Hoary Marmot Facts | Canadian Rockies Wildlife Guide
The hoary marmot marks its territory by rubbing its face and glands on rocks and along trails. To defend their space, males will chase or wrestle for hours, standing on their hind legs, putting their front paws together and pushing at each other. However, when there is a surplus of food, they opt to live communally in colonies comprising a dominant male, a few subordinate males and a few breeding females and their young.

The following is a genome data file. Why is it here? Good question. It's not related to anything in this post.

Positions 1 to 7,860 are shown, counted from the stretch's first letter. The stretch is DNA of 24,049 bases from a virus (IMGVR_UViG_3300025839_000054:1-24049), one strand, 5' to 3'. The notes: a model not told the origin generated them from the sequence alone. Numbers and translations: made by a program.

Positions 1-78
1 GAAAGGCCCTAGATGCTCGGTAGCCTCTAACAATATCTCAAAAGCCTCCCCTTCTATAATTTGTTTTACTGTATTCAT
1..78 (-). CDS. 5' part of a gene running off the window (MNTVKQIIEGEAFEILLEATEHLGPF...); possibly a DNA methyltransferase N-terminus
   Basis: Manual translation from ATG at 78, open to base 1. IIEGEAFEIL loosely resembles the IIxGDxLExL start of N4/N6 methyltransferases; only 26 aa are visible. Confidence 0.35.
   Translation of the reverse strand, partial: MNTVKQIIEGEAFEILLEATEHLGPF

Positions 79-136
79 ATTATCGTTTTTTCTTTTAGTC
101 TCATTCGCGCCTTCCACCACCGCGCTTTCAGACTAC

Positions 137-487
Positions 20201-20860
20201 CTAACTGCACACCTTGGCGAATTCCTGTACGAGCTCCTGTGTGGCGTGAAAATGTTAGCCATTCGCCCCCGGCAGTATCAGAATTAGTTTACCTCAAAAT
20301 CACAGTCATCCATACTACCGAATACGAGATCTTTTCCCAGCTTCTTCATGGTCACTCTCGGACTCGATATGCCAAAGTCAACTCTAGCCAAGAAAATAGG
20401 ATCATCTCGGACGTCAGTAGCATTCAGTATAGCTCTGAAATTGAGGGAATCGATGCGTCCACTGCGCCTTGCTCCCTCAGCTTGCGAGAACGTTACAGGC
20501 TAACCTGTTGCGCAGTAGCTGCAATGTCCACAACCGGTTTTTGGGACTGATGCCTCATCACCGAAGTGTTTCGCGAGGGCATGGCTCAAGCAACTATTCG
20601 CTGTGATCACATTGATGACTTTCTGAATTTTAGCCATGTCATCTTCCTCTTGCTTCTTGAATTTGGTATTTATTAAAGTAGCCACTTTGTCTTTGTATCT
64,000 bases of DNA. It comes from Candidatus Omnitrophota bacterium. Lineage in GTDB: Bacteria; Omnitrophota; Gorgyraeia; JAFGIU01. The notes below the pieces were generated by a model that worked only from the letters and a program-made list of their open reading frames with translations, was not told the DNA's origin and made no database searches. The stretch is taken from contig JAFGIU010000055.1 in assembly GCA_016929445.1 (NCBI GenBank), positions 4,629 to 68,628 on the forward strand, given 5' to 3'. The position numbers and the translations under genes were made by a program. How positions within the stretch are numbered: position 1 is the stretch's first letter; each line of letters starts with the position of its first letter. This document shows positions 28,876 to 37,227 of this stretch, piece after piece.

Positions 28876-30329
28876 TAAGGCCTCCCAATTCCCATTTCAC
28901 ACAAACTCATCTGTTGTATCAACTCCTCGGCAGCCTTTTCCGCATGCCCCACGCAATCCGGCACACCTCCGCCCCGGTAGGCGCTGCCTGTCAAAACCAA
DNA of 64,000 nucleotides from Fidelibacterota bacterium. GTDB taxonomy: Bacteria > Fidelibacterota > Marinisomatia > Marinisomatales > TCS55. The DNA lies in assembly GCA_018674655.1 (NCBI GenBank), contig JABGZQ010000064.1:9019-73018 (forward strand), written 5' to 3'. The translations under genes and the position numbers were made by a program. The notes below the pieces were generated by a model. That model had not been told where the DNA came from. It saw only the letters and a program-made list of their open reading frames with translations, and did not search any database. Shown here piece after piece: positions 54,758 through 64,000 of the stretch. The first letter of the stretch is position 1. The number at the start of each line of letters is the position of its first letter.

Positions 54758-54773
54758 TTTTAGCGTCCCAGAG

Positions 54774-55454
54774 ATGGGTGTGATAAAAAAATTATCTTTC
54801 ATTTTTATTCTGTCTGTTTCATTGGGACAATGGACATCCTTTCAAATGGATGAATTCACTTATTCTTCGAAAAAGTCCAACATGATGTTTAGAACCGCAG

The hoary marmot is a diurnal herbivore and feeds on grasses, flowering plants, berries, roots, mosses and lichen. In places where water is scarce, hoary marmots resort to eating snow and sipping morning dew. Marmots reach their maximum weight in late summer, when they accumulate thick layers of fat that will sustain them through winter torpor—during which all bodily functions are reduced. Hoary marmots hibernate alone in the same burrows in which they spent the summer—in talus slopes, boulder fields and rock outcrops. Most dens have a main entrance with a mound of dirt near the hole and a series of concealed entrances, which are often lined with grass and large rocks to prevent curious predators like wolves, foxes, bears and coyotes from digging them out. To protect themselves from the cold, hoary marmots plug the tunnel leading to the nest chamber with a mixture of dirt, vegetation and feces. Scientists fear that marmot populations may begin to decline due to climate and land cover changes, such as melting snowpack, which can diminish their burrow insulation and cause them to freeze.